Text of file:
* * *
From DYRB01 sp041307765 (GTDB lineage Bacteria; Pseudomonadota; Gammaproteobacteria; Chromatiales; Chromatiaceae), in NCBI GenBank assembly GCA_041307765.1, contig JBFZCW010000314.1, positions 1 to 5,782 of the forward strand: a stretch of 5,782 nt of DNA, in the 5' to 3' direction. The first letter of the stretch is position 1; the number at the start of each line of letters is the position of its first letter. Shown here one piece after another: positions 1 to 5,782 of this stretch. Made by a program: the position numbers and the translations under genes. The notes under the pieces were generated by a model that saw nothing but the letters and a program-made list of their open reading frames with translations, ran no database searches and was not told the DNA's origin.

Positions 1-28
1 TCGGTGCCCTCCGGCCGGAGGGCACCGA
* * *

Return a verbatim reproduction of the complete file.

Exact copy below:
From DYRB01 sp041307765 (GTDB lineage Bacteria; Pseudomonadota; Gammaproteobacteria; Chromatiales; Chromatiaceae), in NCBI GenBank assembly GCA_041307765.1, contig JBFZCW010000314.1, positions 1 to 5,782 of the forward strand: a stretch of 5,782 nt of DNA, in the 5' to 3' direction. The first letter of the stretch is position 1; the number at the start of each line of letters is the position of its first letter. Shown here one piece after another: positions 1 to 5,782 of this stretch. Made by a program: the position numbers and the translations under genes. The notes under the pieces were generated by a model that saw nothing but the letters and a program-made list of their open reading frames with translations, ran no database searches and was not told the DNA's origin.

Positions 1-28
1 TCGGTGCCCTCCGGCCGGAGGGCACCGA